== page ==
15. ^ a b Shultz, E. J. (1 January 2004). "An Introduction to the "Samguk Sagi"". Korean Studies. 28 (1): 1–13. doi:10.1353/ks.2005.0026. S2CID 144403549.
  16. ^ Ch'oe, Yŏng-ho (1980). "An Outline History of Korean Historiography". Korean Studies. 4: 1–27. ISSN 0145-840X. JSTOR 23717670.
  17. ^ a b c Grayson, J. H. (31 July 2004). "Digging up Buddhism: Tales affirming the antiquity of Buddhism in the Samguk Yusa". Acta Koreana. 7 (2): 103–230 – via Project Muse Premium Collection.
  18. ^ a b Kim, Chong-sun (1 January 2004). "Silla Economy and Society". Korean Studies. 28 (1): 75–104. doi:10.1353/ks.2005.0020. ISSN 1529-1529. S2CID 145158628.
  19. ^ a b McBride, Richard D. (1 September 2006). "Is the Samguk yusa Reliable? Case Studies from Chinese and Korean Sources". Journal of Korean Studies. 11 (1): 163–189. doi:10.1353/jks.2006.0009. ISSN 0731-1613. S2CID 144946837.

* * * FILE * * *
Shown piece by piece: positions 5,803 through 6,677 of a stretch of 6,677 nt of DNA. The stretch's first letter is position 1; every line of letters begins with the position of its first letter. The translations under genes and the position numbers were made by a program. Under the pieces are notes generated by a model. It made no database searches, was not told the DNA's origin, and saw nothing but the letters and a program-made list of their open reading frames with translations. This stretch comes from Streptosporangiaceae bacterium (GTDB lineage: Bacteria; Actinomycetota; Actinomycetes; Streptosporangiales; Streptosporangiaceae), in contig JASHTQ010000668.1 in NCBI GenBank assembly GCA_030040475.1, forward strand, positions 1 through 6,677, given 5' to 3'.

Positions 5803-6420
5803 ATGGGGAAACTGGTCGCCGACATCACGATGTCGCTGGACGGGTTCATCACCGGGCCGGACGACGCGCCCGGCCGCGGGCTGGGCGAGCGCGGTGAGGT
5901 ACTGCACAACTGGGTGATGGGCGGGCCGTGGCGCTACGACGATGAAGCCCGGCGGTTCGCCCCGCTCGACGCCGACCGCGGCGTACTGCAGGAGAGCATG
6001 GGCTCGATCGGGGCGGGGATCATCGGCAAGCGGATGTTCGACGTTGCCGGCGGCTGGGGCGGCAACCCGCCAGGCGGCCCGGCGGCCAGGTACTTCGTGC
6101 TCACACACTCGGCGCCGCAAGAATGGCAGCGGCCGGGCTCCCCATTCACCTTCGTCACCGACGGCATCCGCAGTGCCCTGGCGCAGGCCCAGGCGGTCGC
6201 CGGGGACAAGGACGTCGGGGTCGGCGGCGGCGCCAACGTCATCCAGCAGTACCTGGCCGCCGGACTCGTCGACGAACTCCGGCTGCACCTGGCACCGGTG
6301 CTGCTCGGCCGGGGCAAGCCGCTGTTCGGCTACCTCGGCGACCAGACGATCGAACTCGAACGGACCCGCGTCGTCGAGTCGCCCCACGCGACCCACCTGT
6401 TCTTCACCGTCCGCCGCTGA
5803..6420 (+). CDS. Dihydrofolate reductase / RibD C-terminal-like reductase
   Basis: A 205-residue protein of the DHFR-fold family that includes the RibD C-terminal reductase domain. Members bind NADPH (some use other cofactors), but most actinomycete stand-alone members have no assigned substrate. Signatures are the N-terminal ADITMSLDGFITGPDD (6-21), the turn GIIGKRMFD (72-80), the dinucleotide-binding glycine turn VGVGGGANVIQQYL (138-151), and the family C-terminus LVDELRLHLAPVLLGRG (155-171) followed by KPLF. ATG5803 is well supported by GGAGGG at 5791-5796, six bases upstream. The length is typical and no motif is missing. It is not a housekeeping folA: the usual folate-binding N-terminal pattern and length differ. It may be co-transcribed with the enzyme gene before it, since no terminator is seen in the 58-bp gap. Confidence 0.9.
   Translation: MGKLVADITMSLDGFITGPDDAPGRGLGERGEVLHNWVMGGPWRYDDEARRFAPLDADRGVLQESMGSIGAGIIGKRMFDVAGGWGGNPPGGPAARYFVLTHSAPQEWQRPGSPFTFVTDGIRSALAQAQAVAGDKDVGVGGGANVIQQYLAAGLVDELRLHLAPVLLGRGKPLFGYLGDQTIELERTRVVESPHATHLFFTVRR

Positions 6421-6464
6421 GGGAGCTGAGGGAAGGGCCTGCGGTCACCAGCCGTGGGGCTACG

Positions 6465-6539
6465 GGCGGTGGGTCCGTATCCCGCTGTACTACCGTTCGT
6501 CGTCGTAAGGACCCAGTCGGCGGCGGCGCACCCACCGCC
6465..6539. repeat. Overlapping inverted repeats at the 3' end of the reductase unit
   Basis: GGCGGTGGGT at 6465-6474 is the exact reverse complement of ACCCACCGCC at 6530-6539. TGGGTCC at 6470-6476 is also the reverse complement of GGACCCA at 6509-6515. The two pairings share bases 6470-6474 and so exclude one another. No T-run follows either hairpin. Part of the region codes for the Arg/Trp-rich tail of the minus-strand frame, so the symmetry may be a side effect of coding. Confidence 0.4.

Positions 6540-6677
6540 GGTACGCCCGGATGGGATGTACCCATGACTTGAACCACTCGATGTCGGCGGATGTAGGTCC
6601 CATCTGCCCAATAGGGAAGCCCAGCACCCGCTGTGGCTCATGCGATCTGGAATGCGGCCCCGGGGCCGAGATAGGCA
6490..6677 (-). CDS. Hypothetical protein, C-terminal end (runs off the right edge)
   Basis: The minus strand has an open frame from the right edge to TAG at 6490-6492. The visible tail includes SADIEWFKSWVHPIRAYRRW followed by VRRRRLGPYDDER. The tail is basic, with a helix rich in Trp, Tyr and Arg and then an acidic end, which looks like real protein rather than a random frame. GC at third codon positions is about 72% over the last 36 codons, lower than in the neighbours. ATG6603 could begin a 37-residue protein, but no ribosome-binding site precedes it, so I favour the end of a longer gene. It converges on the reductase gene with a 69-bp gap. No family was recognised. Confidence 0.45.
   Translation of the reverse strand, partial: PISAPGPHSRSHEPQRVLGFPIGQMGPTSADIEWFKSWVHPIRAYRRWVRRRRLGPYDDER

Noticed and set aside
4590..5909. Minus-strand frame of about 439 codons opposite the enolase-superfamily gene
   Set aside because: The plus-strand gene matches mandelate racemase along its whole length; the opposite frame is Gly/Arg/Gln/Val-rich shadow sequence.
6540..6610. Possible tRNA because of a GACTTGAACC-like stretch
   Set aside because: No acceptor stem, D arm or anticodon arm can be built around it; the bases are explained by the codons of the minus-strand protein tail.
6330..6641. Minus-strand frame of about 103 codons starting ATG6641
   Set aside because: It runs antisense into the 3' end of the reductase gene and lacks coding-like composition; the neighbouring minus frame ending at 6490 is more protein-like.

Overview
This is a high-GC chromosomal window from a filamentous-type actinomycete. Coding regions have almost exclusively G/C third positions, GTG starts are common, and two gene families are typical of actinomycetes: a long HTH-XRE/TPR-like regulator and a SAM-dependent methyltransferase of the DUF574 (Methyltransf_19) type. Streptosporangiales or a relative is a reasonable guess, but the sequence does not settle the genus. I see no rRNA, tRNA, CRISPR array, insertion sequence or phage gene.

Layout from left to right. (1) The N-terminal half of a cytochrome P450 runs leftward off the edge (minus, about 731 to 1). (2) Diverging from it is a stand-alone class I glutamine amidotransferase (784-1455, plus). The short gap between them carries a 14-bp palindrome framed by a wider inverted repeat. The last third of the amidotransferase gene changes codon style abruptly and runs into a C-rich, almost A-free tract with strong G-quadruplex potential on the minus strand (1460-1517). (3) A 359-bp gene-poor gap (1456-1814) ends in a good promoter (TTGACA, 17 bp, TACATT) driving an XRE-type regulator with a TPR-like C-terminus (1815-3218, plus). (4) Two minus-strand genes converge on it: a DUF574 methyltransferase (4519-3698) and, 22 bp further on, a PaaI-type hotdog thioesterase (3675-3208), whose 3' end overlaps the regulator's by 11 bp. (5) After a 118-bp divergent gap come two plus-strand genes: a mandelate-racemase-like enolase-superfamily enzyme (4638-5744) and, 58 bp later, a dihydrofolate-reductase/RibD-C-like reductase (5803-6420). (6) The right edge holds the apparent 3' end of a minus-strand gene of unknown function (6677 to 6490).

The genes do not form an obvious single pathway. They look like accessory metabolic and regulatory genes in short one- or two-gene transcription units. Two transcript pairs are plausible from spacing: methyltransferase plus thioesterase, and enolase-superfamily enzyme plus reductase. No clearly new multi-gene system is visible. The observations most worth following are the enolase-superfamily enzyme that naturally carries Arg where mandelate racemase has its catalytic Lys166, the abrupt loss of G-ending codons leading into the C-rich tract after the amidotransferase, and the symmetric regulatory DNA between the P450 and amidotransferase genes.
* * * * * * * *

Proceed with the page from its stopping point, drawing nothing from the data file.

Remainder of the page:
20. ^ a b c Marek Zemánek. "The Birth of Korean Buddhist Tradition through Legends of Samguk yusa" (PDF). Palacký University Olomouc.
  21. ^ a b c Kihl, T. S. (2004). "The Significance, Various Manifestations and Roles of Kwanŭm Tales as Found in Samguk Yusa". International Journal of Korean History. 6: 53–86 – via DOAJ Directory of Open Access Journals.

External links[edit]

  • The official website showing the original text as well as the translation in Korean Hangul (National Institute of Korean History)(in Korean)
  • 三國遺事  [Samguk Yusa] (in Chinese) – via Wikisource. Original Text of the Samguk yusa.
  • Samguk Yusa - World History Encyclopedia
  • 三國遺事 (Links to full text of Samguk yusa in literary Chinese)